But Building D’s many strengths outweighed this factor. Building D was built in 2003 and the tenant had put considerable work into improving the building’s production area. Plus, the 7-building, 200,000+ sf Meridian Business Park is completely occupied, which spoke to the lender about the quality of the borrower, who manages the property, and its ability to attract and retain tenants.
Much of the activity in commercial real estate finance today is in the multifamily market, but flex is a popular product type locally, Harding said.
“The majority of companies in the Portland area have fewer than 25 employees, so flex has always worked well here,” Harding said.
Thursday, May 6, 2010
During the month of April, the 10-year US treasury, the benchmark for commercial real estate lending, was extremely unstable. Throughout the month the 10-year treasury fluctuated by more than 30 basis points. A recent Wall Street Journal article noted that Morgan Stanley and Goldman Sachs, two of the best economic forecasting teams of the last few years, couldn’t differ more about where treasuries will go next. Morgan Stanley believes the 10-year will rise to 5.50% by the end of this year while Goldman Sachs believes it will fall to 3.25%. This 225 basis point difference represents a huge threat for corporate, consumer, and government borrowing costs. Goldman’s forecast would put rates near 5%, a generational low, while Morgan Stanley’s forecast would put rates past 7%, the highest in a decade.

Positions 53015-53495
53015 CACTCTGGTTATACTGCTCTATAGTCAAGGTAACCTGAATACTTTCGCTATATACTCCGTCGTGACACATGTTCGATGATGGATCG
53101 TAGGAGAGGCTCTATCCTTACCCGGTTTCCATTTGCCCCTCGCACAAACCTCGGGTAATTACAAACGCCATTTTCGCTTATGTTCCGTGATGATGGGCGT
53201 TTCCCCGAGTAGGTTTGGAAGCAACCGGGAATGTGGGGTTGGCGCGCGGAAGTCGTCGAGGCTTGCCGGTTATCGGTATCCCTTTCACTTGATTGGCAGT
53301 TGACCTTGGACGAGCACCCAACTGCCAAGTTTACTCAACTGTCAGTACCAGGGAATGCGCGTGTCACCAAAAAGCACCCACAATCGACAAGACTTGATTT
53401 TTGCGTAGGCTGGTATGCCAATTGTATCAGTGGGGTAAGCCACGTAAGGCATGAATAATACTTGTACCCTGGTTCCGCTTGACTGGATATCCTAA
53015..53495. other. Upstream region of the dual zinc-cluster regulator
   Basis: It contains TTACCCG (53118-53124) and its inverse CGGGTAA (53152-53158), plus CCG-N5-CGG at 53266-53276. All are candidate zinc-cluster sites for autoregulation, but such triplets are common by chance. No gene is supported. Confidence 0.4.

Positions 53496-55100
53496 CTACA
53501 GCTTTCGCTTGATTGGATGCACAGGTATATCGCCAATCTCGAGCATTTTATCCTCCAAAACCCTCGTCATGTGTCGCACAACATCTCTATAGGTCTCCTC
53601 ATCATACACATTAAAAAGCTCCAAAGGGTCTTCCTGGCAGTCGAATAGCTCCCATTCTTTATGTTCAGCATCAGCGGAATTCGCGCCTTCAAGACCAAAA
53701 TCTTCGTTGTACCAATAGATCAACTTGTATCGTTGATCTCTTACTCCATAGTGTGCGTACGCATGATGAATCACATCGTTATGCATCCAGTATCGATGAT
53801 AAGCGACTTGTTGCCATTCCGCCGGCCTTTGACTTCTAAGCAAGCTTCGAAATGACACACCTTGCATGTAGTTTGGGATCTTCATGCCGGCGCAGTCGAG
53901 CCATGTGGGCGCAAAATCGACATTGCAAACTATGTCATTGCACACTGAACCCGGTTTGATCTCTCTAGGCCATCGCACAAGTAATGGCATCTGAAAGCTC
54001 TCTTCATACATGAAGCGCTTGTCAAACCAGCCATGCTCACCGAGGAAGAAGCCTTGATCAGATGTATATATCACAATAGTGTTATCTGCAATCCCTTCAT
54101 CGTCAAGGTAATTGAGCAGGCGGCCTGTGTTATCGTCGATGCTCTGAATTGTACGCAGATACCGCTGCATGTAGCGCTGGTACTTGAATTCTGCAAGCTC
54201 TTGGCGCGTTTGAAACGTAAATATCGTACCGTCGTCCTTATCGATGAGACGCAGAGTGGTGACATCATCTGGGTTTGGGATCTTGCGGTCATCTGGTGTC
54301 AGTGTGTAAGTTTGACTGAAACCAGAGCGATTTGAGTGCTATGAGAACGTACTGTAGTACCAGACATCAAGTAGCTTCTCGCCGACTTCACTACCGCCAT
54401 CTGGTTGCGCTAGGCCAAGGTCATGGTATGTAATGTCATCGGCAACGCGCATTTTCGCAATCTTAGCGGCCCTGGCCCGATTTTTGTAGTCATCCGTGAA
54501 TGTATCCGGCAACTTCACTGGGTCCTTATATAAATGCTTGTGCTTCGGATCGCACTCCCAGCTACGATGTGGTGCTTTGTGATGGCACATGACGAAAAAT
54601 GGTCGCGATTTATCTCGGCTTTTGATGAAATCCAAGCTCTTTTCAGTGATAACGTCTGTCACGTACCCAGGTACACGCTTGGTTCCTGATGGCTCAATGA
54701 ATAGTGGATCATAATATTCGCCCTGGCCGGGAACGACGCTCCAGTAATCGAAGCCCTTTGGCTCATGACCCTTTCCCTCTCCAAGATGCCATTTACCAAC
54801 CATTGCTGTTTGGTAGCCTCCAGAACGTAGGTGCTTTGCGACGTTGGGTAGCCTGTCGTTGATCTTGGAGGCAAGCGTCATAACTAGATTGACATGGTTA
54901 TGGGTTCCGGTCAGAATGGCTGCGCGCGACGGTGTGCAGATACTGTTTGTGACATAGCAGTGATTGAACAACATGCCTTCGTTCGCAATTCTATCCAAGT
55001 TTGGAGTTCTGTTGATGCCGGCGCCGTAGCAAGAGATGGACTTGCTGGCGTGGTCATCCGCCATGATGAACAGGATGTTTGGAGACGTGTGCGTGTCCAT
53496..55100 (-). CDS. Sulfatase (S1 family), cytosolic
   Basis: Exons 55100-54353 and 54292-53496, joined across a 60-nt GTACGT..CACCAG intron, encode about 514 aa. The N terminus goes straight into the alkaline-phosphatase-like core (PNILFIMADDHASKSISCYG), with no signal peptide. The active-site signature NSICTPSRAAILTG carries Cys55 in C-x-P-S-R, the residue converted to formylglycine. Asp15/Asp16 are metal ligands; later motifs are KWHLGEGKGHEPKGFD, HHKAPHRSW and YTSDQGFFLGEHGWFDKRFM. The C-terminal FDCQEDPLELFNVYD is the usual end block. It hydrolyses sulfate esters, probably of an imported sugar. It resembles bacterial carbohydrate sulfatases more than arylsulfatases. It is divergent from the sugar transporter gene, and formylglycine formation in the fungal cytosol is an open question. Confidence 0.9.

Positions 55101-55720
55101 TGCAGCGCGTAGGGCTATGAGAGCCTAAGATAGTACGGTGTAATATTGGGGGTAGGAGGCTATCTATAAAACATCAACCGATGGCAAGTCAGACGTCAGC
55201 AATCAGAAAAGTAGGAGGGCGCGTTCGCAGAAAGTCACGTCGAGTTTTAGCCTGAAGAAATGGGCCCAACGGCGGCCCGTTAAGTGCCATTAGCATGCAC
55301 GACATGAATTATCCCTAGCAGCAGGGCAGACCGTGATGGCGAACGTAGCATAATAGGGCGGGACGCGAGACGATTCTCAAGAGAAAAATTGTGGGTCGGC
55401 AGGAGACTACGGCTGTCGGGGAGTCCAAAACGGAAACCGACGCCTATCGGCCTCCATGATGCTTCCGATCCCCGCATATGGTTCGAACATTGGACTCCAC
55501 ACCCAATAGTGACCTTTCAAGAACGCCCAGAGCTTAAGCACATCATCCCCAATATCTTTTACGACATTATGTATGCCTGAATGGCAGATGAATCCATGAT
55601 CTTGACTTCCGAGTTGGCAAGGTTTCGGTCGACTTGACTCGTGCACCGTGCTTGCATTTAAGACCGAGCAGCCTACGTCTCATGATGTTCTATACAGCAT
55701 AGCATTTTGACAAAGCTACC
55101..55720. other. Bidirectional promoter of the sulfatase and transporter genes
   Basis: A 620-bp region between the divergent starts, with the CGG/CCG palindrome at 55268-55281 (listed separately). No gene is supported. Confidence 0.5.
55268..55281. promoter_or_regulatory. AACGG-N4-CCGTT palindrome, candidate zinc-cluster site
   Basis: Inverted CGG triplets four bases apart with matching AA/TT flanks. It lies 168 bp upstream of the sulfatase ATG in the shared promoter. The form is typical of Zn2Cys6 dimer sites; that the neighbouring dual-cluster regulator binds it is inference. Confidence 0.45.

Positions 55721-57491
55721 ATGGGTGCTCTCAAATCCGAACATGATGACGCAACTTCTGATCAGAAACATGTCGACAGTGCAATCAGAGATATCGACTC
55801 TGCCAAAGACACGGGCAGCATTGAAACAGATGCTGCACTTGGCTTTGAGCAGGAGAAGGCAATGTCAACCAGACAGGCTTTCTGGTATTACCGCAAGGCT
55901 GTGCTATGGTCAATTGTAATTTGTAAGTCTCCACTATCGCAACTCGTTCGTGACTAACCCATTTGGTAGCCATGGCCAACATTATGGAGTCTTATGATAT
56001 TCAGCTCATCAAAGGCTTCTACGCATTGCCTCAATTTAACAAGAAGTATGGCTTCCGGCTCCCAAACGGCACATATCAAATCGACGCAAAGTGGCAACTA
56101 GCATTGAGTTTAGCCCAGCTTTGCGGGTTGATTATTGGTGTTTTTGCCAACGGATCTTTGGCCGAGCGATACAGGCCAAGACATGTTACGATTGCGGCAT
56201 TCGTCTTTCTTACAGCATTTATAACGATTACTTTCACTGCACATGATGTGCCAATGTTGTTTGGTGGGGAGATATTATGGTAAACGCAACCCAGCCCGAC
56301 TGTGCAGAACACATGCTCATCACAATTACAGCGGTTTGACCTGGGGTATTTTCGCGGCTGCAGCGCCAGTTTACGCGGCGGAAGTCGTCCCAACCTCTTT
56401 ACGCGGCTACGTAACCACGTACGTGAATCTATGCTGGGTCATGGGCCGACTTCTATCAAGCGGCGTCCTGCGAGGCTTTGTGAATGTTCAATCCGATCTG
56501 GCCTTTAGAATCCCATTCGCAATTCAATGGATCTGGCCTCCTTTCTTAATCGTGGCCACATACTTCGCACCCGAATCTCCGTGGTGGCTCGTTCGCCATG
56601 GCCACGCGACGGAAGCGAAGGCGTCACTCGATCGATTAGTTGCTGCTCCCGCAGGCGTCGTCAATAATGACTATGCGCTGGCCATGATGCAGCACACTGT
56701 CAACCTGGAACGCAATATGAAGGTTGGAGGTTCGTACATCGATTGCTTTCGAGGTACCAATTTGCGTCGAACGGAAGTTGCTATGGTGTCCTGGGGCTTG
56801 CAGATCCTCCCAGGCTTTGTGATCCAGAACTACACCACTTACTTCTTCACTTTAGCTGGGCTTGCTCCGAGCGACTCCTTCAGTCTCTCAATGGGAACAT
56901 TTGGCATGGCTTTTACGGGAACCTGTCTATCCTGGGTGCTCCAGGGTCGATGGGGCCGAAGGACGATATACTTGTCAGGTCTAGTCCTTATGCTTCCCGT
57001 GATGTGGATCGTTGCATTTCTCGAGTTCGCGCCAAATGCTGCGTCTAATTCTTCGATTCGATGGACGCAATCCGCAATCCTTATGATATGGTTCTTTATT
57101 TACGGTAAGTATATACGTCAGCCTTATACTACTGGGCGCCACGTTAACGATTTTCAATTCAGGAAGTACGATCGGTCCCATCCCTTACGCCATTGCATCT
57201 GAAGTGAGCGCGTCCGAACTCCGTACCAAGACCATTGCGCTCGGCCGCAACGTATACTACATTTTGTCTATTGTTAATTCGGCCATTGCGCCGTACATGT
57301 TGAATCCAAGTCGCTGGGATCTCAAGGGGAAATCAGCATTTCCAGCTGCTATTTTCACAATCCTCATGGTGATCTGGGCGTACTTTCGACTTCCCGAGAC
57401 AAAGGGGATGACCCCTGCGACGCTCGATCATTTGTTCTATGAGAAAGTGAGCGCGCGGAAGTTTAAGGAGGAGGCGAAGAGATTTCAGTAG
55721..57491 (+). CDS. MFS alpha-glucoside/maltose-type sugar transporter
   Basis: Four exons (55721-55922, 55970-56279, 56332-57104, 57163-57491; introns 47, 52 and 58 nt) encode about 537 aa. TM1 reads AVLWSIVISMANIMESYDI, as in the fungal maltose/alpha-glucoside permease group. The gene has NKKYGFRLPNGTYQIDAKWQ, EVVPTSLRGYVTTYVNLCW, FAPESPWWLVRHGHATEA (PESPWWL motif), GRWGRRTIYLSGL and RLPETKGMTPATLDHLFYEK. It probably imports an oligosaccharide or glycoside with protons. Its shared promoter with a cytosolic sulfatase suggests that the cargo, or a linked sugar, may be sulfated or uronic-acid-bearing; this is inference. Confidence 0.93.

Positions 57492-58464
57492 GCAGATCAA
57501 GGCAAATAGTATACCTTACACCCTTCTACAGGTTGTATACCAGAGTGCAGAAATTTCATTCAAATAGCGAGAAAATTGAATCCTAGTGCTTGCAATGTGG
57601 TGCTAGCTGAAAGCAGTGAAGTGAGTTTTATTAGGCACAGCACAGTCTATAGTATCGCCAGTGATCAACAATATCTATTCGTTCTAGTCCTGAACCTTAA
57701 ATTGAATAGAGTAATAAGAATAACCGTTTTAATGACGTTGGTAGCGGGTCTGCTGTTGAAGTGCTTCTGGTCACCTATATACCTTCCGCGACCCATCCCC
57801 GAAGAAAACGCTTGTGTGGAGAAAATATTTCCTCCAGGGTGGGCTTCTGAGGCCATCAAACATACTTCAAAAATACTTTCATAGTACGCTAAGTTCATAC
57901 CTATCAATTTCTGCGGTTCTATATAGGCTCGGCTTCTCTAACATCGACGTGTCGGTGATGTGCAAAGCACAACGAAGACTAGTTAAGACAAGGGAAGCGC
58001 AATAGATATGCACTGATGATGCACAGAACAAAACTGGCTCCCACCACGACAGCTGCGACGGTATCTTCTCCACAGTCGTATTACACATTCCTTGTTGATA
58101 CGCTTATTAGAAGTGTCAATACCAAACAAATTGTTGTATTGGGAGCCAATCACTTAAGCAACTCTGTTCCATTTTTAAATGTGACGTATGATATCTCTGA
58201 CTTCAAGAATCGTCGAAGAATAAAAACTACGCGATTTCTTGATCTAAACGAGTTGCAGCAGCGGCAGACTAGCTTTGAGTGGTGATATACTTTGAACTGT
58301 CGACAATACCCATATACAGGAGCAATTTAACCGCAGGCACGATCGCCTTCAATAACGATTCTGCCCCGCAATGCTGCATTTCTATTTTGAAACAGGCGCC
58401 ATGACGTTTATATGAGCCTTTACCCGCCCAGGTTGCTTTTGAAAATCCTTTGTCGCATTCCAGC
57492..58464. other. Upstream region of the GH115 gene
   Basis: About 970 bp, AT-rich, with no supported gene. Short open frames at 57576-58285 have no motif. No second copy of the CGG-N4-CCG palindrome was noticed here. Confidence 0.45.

Morgan Stanley’s head of interest rate strategy Jim Caron reasons that the market can’t endure the $2.4 billion worth of government debt that will be issued this year. He says, “We’ve never seen this much supply in the history of the bond market.”
Goldman’s view is that government borrowing is simply replacing private credit demand, which will return. “Ultimately, we don’t find supply to be of such great predictive power regarding what happens to interest rates,” says Goldman’s economist Jan Hatzius.
Regardless of future interest rate volatility, more and more lenders are allocating funds for commercial real estate loans this year. Life insurance companies are becoming more aggressive to win deals as conduit lenders are re-entering the market and banks are making loans for strong borrowers willing to transfer deposits. Interest rates are near all time lows and most owners and investors are taking advantage of low rates now, rather than risk going out to the market in the next 12-24 months.